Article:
Temper tantrums are the expression of intense emotional storms. Because they are so intense, temper tantrums can be frightening to the child experiencing the storm and overwhelming for a parent. To avoid the whole situation turning into a matter of who “wins,” it is important for the mom, dad, and other adults to remain calm and think rationally and creatively to help the child learn how to handle such strong feelings.

Tantrums are actually important events for the young, developing brain. During emotional storms, a child has an opportunity to learn how to regulate emotions and manage stress. This learning process encourages brain pathways to be established and reinforced so that managing emotions and stress become a part of the child’s self-control. A child who has had big feelings and is then comfortable expressing these big feelings, and who also gets support, comfort, and love from a caring adult, can more easily later in life face frustration rather than respond to it with outbursts of anger and controlling behavior.

As a parent, it can help to remember that not all tantrums are power struggles. Many tantrums are actually about sincere emotional pain felt by your child. Strong feelings like disappointment, loss, and frustration are distressing and upsetting. This type of distress tantrum needs a response that is sensitive and understanding. Your child needs help with such big feelings, and giving comfort is in order.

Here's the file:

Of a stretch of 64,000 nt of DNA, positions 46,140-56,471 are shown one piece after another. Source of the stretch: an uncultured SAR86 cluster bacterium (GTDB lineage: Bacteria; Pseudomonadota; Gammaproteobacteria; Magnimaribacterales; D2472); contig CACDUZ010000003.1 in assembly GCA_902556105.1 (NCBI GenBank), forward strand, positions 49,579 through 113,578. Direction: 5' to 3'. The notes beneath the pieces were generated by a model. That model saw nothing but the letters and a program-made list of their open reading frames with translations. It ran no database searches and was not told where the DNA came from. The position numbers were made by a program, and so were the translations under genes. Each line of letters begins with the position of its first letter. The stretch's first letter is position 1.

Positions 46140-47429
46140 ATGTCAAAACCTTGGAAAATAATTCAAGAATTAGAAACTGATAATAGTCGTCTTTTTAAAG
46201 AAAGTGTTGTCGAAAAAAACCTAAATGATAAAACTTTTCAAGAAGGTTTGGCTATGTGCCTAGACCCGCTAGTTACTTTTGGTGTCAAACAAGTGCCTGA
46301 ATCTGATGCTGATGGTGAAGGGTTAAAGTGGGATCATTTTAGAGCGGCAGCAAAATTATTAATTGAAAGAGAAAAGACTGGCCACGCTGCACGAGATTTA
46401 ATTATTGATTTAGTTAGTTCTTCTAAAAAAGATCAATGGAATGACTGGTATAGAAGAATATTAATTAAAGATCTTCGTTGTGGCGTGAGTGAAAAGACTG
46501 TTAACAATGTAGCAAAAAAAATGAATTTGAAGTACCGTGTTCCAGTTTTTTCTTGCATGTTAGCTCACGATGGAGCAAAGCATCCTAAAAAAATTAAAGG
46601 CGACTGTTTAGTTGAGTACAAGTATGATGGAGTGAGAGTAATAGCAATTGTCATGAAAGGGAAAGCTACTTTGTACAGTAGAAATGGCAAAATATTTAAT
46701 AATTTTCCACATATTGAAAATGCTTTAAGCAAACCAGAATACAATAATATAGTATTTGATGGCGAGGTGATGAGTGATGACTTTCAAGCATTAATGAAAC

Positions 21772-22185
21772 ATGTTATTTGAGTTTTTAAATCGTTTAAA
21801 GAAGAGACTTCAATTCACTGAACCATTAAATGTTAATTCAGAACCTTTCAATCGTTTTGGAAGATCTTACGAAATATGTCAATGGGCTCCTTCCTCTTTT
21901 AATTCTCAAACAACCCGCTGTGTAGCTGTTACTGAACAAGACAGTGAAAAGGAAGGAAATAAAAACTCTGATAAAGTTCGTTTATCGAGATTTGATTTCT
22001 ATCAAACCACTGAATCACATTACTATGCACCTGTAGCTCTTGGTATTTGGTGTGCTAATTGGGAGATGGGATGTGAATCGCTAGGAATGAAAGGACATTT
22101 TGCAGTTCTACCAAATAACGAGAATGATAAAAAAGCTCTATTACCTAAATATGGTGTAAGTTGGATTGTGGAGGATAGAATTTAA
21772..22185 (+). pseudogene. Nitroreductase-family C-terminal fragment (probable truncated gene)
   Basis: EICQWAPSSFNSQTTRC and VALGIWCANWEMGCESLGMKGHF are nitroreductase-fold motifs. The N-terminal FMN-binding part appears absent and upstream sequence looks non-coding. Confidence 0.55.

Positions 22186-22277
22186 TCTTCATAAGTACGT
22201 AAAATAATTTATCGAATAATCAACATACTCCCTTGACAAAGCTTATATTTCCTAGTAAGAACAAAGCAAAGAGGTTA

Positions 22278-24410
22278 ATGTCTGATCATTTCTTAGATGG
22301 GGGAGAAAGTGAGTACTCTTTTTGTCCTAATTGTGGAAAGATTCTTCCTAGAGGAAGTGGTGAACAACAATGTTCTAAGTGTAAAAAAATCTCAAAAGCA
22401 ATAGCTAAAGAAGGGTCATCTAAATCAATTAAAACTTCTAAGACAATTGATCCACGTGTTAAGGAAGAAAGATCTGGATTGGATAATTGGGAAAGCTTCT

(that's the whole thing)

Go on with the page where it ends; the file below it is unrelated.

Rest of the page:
The other type of tantrum is very different from a distress tantrum. Margot Sunderland, author of more than 20 published books on child mental health, refers to these controlling, manipulative tantrums as “Little Nero tantrums.” A child in the midst of a Little Nero tantrum is trying to bully his or her parents into yielding, whether it be for a toy, food, or attention. This child has learned that shouting and screaming get results.

Over the next couple weeks, we will look closer at the distress tantrum and the Little Nero tantrum. In the meantime, remember the well-recognized triggers for emotional distress: hunger, fatigue, and tension.

Next week, Parenting Playbook will focus on the distress tantrum in more detail . . .